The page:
As you might have noticed - our interactive map has been moved.
We wanted to show you that our focus has changed from the Expedition to the Foundation. If you're looking for the map, and want to listen to those daily broadcasts from Antarctica click here
The team experienced their first day of challenging Antarctic weather today. Listen to Henry Worsley's sitrep to hear more about the conditions. They also treated themselves to the first of their weekly "lie ins" so only sledged for 6 hours today instead of the normal 8.
A number of you have been asking why we are measuring in nautical miles rather than statute miles. The reason is primarily that that is the measurement used by the original Antarctic explorers, and all the map are in degrees and minutes. 1 degree of latitude = 60 nm and 1 minute = 1nm.
For those of you concerned about the rate of progress you should not be too alarmed. Robert Swan completed this route in 1985, and is keeping a watchful eye on our boy's progress. He reports that they are going along perfectly at the moment. We all expected the progress on the Ross Ice Shelf to be slow because of the snow conditions and the weight of the sledges. As they eat through their food the sledges get lighter. Also the going should be quicker on the Beardmore Glacier and the Polar Plateau.
Will Gow's report describes, among other things, the inaugural meeting of the Antarctic Malt Whisky Appreciation Society , when they enjoyed a tot of Caol Ila 16 year old (pictured above) last night! He also describes their supper (as requested by Julian Graham).
Will also describes the effectiveness of the Timberland equipment and wishes them well for the launch of their Shackleton range of clothing and equipment which has been inspired by this expedition. Click the Timberland logo below to view the Shackleton range.
Keep the questions coming. Henry W hopes to talk about wildlife and sounds (as requested by Caroline Burch) in tomorrow's report.
Finally, thank you for all the messages of support and encouragement. It makes the maintenance of the website and the writing of these bulletins all feel worthwhile!
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Bob Greschke of the US Antarctic base at McMurdo has kindly sent some wonderful video footage (our first of the expedition). The video can viewed at our Vimeo site. Katie Leum, also from McMurdo, has sent 3 wonderful photos (see below).
Please note that the photos are high resolution so may take some time to download, but click on any of the pictures below to see the high-res version.
In the first photo (an utterly fantastic shot) the boys can be seen standing beside the cross at Hut Point which commentaries T Vince of the British Antarctic Expedition of 1901-1904 who lost his life in the vicinity in March 1902.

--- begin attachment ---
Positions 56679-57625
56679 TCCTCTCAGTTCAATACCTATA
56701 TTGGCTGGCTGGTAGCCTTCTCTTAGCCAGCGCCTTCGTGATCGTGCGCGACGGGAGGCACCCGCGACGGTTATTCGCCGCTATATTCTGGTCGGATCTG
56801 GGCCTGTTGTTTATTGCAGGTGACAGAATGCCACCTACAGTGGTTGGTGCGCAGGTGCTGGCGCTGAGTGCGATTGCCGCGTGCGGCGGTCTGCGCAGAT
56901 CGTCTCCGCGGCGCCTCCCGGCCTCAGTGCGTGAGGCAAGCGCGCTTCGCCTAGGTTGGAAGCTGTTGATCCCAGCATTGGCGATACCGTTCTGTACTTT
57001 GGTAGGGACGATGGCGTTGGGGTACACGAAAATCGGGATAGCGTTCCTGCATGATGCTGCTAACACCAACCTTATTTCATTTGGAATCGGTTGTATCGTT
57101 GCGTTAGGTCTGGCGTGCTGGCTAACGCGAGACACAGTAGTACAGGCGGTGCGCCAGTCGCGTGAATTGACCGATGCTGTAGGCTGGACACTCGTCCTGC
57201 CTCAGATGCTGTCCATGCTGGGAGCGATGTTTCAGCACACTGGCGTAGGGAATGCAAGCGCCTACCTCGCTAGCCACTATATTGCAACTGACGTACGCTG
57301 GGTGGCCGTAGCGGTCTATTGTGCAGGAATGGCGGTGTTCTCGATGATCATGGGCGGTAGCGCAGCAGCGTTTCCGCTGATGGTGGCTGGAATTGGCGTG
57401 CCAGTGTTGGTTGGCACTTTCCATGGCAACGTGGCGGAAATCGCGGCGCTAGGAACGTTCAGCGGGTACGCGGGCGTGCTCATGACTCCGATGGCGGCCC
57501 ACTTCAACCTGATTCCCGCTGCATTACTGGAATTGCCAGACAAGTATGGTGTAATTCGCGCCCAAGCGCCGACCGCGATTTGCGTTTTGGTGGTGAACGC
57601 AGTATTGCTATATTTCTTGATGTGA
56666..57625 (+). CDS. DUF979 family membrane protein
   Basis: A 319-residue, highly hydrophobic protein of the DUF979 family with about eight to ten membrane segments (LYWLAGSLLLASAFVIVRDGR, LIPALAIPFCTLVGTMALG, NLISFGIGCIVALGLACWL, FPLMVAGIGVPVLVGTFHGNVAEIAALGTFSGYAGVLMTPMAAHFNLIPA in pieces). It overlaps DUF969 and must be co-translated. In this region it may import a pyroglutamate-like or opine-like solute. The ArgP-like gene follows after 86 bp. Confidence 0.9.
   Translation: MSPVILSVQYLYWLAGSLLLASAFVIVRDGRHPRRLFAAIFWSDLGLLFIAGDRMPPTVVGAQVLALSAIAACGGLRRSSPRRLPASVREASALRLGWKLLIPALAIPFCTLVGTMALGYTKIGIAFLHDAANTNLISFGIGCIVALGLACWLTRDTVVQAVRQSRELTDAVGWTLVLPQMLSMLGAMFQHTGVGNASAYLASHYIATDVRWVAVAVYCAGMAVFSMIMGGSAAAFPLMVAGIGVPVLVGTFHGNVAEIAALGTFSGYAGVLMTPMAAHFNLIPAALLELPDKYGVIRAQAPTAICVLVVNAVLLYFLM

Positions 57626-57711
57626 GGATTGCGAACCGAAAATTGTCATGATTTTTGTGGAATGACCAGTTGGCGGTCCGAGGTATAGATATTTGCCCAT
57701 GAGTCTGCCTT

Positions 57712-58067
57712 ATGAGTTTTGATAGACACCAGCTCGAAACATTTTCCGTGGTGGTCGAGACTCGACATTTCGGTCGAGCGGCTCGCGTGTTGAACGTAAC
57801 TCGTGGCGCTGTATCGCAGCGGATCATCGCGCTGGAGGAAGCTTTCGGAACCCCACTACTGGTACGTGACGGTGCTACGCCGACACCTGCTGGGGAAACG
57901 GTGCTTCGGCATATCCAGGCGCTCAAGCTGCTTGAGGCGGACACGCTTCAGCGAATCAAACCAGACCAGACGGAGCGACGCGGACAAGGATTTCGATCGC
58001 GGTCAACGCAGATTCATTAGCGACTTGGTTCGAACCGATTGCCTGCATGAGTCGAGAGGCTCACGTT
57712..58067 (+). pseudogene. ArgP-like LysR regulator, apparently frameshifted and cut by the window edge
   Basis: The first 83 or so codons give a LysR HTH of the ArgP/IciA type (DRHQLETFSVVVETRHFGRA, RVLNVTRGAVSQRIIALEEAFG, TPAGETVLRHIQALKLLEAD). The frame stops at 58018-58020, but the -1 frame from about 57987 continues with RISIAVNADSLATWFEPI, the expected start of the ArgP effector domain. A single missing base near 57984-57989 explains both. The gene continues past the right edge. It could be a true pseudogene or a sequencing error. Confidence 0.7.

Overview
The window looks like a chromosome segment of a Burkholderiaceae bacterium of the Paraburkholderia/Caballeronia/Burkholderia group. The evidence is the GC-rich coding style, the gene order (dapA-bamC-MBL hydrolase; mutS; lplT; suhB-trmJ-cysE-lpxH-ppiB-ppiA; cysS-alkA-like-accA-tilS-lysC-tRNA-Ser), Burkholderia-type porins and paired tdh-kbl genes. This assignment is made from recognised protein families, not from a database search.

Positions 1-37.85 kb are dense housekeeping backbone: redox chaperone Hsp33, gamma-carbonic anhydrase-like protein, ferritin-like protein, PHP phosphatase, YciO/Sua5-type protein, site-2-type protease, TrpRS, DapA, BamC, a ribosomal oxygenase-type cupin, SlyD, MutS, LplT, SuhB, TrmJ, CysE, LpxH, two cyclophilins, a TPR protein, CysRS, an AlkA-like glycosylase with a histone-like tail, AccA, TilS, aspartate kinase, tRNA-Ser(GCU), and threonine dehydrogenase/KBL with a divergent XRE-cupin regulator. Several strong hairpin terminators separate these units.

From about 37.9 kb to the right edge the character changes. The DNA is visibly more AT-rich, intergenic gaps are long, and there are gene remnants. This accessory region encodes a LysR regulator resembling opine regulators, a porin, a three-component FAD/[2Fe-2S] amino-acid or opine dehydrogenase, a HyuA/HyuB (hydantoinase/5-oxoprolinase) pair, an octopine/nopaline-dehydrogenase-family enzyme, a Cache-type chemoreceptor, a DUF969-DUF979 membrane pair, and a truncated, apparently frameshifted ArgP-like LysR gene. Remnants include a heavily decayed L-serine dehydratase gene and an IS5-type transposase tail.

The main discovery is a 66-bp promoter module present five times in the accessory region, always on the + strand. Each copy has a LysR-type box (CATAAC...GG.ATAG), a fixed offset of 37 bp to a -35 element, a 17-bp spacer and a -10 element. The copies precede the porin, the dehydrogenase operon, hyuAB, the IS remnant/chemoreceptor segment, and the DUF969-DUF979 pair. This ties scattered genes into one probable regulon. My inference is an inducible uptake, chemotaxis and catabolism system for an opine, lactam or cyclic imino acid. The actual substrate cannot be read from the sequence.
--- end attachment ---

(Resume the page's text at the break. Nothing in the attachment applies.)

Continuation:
The team were seen off from Hut Point on Sunday 16th November by a number of people from the US Antarctic base at McMurdo. Kevin Pettway, from the US base emailed to say:
I was recently given the privilege of meeting the three gentlemen on the SCE expedition. I met them at Cape Royds, near the Barnes Glacier, and then again at Scott's Hut near McMurdo Station. I've been down many times to Antarctica, and have had the opportunity to do some amazing things on all corners of this continent, but none of it compares to meeting these guys and being able to hold Shackleton's compass in Antarctica. I'll now do my part to spread the word to as many people as possible regarding this expedition and your foundation.
The gentlemen on the expedition asked me to submit to you this flyer (see below) that my friend and I made. We posted this around town the night before they left so we could get as many people as possible to see them off. All pictures in the flyer were taken from your website. Also, I have attached a compressed example (taken by Nicole Alhadeff) of your men as they described the nature and purpose of their trip to the McMurdo townsfolk.
Henry Worsley said that everyone from the US base was incredibly friendly and it was all the team could do to resist offers of "wine, women and song" but it was important that the team did not accept anything from them in order for the expedition to qualify as being "unsupported". Bob Greschke of the McMurdo base took some photos and he is going to send some video as well.
We have also received some photos from Cara Sucher from the McMurdo Base - see below.
It is worth remembering that the interest shown by the inhabitants of McMurdo is understandable given that this expedition is only the fourth in history to head for the South Pole from Hut Point, and the last one (Robert Swan's) was in 1985!!
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